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In this first comprehensive study of women as economic actors in medieval Norway, Susann Anett Pedersen analyses the economic agency of unmarried heiresses, wives and widows c.1400-1550. Drawing on sources such as sales contracts and private letter correspondence, the book investigates elite women’s formal and informal roles in decision making processes and their ability to make independent economic choices. In particular, the book stresses the importance of looking beyond the legal regulation of women’s economic activities and rather analyses women’s own actions, in order to better grasp the complexity of their economic agency.
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Roman women bore children not just for their husbands, but for the Roman state. This book is the first comprehensive study of the importance of fecunditas (human fertility) in Roman society, c. 100 BC - AD 300. Its focus is the cultural impact of fecunditas, from gendered assumptions about infertility, to the social capital children brought to a marriage, to the emperors’ exploitation of fecunditas to build and preserve dynasties. Using a rich range of source material - literary, juristic, epigraphic, numismatic - never before collected, it explores how the Romans shaped fecunditas into an essential female virtue.
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Germany is considered a lauded land of music: outstanding composers, celebrated performers and famous orchestras exert great international appeal. Since the 19th century, the foundation of this reputation has been the broad mass of musicians who sat in orchestra pits, played in ensembles for dances or provided the musical background in silent movie theatres. Martin Rempe traces their lives and working worlds, including their struggle for economic improvement and societal recognition. His detailed portrait of the profession ‘from below’ sheds new light on German musical life in the modern era.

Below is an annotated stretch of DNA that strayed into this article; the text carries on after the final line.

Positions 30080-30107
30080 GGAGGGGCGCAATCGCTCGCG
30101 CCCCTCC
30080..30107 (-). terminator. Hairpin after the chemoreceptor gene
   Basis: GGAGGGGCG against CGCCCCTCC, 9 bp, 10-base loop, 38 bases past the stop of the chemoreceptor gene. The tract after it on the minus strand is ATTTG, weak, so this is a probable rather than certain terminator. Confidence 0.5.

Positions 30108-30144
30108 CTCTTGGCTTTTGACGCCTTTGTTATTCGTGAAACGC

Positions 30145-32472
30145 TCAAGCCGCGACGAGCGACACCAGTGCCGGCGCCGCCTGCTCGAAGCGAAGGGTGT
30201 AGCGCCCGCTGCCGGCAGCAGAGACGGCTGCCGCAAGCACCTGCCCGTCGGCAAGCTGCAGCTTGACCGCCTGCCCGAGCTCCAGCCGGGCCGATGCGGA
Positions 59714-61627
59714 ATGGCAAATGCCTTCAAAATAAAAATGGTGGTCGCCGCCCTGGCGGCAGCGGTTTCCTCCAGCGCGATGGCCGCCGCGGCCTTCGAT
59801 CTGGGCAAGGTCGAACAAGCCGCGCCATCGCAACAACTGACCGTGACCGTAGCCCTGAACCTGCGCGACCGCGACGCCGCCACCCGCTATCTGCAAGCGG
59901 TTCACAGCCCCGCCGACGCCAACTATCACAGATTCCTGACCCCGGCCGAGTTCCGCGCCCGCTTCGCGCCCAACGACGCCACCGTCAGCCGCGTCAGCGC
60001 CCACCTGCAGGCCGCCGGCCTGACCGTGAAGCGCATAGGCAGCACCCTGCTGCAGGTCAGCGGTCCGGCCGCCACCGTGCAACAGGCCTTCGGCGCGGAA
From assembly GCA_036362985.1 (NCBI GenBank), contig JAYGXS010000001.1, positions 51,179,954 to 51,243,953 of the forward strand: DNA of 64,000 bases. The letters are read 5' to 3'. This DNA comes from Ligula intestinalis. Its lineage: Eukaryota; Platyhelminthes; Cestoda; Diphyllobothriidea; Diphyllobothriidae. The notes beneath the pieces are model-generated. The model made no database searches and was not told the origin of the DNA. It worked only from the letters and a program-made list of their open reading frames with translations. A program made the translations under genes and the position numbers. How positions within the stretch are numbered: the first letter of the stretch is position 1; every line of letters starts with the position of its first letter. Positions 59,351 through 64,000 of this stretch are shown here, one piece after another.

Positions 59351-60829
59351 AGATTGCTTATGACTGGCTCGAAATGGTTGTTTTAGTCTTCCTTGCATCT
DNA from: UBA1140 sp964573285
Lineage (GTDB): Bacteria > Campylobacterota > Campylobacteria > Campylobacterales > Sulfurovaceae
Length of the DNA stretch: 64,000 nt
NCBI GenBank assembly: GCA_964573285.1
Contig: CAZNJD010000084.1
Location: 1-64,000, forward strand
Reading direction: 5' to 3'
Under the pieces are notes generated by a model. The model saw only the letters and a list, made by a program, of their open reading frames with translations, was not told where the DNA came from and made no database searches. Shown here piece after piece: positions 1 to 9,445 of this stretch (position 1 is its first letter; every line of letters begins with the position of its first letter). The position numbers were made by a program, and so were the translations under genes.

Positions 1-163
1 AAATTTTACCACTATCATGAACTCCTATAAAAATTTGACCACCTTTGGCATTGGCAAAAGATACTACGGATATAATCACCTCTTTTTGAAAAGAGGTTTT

Black Material Culture and the Development of a Consumer Society in South Africa, 1800-2020
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Since the early nineteenth century, the things which Black South Africans have had in their homes have changed completely. They have adopted things like tables, chairs, knives, forks, spoons, plates, cups and saucers, iron pots, beds, blankets, European clothing, and later electronic apparatus. Thus they claimed modernity, respectability and political inclusion. This book is the first systematic analysis of this development. It argues that the desire to possess such goods formed a major part of the drive behind the anti-apartheid struggle, and that the demand to consume has significantly influenced both the economy and the politics of the country.
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No studies currently exist on consuls and consulates (often dismissed as lowly figures in the diplomatic process) in the Cold War. Research into the work of these overlooked 'poor relations' offers the chance of new perspectives in the field of Cold War studies, exploring their role in representing their country’s interests in far flung and unexpected places and their support for particular communities of fellow nationals and itinerant travellers in difficulties. These unnoticed actors on the international stage played far more complicated roles than one generally imagines.
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Contributors are: Tina Tamman, David Schriffl, Ariane Knuesel , Lori Maguire, Laurent Cesari, Sue Onslow, Pedro Aires Oliveira, David Lee, and Marek Hańderek.